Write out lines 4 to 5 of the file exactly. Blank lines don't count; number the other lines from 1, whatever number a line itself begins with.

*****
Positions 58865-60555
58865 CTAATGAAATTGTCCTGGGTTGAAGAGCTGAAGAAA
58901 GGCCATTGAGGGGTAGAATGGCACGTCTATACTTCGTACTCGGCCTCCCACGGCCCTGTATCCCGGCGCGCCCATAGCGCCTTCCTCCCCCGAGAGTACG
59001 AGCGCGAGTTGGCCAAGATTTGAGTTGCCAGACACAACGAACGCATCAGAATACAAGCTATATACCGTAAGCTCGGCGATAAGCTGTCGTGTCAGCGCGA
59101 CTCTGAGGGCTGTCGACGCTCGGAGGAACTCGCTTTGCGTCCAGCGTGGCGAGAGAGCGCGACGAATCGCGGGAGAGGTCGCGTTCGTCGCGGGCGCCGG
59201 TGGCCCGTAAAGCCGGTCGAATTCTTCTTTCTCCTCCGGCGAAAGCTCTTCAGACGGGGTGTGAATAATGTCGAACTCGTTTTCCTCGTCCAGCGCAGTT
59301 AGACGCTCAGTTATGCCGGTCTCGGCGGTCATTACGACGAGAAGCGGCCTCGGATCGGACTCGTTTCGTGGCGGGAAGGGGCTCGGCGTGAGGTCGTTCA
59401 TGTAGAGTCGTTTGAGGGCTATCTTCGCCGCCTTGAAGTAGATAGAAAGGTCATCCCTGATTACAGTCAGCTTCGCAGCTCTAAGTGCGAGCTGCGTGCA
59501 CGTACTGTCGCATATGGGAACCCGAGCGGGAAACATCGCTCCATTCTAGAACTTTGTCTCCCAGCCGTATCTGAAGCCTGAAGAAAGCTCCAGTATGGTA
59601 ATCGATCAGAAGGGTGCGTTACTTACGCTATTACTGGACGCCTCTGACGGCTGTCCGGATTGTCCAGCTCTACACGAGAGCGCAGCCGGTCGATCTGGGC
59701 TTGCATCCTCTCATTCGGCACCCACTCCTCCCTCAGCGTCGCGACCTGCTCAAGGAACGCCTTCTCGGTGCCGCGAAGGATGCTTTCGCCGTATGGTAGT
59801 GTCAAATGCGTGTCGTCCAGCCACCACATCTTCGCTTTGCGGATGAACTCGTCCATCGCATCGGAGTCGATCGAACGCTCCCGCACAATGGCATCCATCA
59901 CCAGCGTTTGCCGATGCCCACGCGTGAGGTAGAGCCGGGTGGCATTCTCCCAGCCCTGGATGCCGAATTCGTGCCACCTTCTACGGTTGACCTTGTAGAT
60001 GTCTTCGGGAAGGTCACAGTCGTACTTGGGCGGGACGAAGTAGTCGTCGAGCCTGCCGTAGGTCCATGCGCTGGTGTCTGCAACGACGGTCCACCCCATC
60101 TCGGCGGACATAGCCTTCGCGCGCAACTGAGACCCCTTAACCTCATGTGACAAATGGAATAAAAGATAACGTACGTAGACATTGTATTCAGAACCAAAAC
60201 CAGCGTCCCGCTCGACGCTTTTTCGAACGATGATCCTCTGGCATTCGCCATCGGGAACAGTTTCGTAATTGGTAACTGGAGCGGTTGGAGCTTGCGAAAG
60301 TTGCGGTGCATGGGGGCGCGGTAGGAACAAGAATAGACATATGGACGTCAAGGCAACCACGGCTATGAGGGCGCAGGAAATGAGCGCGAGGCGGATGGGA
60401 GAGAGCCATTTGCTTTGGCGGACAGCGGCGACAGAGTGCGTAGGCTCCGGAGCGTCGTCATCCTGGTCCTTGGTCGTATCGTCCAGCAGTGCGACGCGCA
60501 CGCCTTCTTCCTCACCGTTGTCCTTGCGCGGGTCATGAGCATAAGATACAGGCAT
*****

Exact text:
59001 AGCGCGAGTTGGCCAAGATTTGAGTTGCCAGACACAACGAACGCATCAGAATACAAGCTATATACCGTAAGCTCGGCGATAAGCTGTCGTGTCAGCGCGA
59101 CTCTGAGGGCTGTCGACGCTCGGAGGAACTCGCTTTGCGTCCAGCGTGGCGAGAGAGCGCGACGAATCGCGGGAGAGGTCGCGTTCGTCGCGGGCGCCGG